MARY GEARIN: I’m assuming you don't want to make it lower? I didn’t want to put words in your mouth but do you want to make it lower?
JANE HUME: We want to make sure that vulnerable Australians are well cared for. To do that, we want to make sure that the cost of living crisis is addressed and that the government's doing everything it can do to address the cost of living crisis without putting further pressure on inflation. Should you make unnecessary spending decisions, unnecessary spending commitments, that actually pushes inflation up, which erodes the purchasing power for all Australians.
MARY GEARIN: What do you think Irene from Dromana has called in, hi Irene. What did you want to say?
CALLER: Oh, hi. Look, I think that caring for the vulnerable is a measure of the strength of our society and I'm very concerned that we currently have a situation where 93% of the economic growth in this country goes to the top 100% of the population, and we get a lousy 7% to spread around to the needs of the rest of the country, no welfare needs and things like that.
MARY GEARIN: So do you really think JobSeeker should be higher?
CALLER: Absolutely, absolutely. I think it's a cruel reflection in our society, that the gap between the rich and the poor is growing greater and not only that, but unemployment and rental and accommodation and all those things are skyrocketing. It's just outrageous. Absolutely.
MARY GEARIN: Your response because as we said, you are also on the Select Committee on the Cost of Living you've heard these stories.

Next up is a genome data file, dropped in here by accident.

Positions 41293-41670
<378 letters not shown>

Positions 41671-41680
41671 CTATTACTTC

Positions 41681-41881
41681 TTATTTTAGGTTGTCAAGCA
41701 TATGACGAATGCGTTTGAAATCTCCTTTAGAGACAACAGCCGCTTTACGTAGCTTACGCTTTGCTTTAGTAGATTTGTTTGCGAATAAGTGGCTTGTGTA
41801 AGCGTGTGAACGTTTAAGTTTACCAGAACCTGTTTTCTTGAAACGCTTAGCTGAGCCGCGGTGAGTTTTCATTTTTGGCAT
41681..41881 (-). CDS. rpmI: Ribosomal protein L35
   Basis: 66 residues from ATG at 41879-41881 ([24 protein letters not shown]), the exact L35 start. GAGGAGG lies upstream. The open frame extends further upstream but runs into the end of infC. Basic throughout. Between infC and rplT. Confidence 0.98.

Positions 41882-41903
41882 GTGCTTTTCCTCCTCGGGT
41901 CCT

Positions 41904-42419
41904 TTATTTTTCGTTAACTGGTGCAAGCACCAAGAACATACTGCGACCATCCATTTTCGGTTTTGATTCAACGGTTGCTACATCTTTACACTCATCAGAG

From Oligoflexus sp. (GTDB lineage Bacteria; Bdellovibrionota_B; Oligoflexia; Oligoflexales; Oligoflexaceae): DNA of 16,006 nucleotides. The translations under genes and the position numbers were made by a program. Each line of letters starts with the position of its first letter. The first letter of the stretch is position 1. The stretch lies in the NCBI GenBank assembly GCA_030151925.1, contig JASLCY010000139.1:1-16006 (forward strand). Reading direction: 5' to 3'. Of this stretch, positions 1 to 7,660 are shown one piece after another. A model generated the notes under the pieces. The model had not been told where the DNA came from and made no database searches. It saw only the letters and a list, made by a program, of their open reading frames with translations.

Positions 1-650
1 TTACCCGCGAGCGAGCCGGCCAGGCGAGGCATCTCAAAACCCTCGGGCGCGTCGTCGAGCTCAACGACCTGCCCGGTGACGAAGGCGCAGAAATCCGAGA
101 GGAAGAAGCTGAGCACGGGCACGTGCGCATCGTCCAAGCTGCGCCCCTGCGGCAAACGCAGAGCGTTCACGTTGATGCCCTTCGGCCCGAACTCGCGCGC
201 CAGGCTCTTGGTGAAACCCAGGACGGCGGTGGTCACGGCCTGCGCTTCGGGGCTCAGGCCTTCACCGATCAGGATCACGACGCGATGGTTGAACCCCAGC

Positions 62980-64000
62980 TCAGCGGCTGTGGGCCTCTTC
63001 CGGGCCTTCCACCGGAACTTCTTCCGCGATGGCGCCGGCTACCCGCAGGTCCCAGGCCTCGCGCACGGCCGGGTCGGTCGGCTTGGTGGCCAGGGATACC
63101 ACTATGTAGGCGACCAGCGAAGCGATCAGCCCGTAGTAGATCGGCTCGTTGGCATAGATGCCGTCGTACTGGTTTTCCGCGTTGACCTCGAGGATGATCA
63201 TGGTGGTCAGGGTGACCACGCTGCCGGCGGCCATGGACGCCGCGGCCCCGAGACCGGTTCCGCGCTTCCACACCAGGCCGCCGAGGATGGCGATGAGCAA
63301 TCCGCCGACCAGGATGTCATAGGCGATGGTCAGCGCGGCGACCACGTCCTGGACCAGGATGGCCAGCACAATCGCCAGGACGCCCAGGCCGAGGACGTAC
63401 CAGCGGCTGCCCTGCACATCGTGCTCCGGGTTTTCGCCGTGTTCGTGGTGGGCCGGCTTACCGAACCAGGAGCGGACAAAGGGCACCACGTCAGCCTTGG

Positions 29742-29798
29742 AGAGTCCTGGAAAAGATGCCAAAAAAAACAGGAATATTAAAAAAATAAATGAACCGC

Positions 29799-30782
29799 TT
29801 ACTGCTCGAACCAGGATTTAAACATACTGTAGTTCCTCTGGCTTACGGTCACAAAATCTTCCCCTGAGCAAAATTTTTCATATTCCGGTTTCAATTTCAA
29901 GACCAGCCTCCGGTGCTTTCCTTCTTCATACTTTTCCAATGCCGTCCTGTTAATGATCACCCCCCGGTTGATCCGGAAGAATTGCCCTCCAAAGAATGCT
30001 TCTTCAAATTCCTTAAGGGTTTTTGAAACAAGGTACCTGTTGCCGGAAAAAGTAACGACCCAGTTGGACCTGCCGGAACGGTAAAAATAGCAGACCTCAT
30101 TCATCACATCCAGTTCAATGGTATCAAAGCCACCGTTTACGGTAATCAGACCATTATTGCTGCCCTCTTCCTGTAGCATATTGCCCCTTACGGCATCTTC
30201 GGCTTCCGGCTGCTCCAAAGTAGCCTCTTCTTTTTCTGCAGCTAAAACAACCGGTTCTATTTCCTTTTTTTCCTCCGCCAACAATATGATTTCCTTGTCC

JANE HUME: I think Irene makes a very good point and I agree that a civilised society is defined by its ability to look after those that can't look after themselves. But we also have to weigh up the fact that every dollar we spend is $1 that somebody else has earned so it's incumbent upon government to ensure that spending on that social security safety net is sustainable into the future.
MARY GEARIN: Matt from Fairfield, what did you want to say, Matt?
CALLER: Good afternoon. Yes, Miss Hume, it's $1 out of our pockets towards something else. Why didn't you give this level of scrutiny to what is now going to be about a 100 billion commitment to submarines? I don't want my money spent on that.
JANE HUME: Well, national defence and national security is obviously one of the most important priorities of Government, keeping Australians safe and keeping our country prosperous are really the two major issues that the Government needs to address. There has been an awful lot of work done as part of the defence strategic review done by this Government and indeed, the defence white paper done by the previous Government that says that we need to improve our defence capabilities and submarines are part of that.
MARY GEARIN: Matt, the Government has fulfilled those response for that commitment that the former Coalition Government did do. What would you say to that?
CALLER: I would say that it's paper tiger stuff. We are not going to be a viable deterrent in our region. We have more credible and better analysis for raising JobSeeker and support for actual people in danger of dying this year than any nation threat from any country.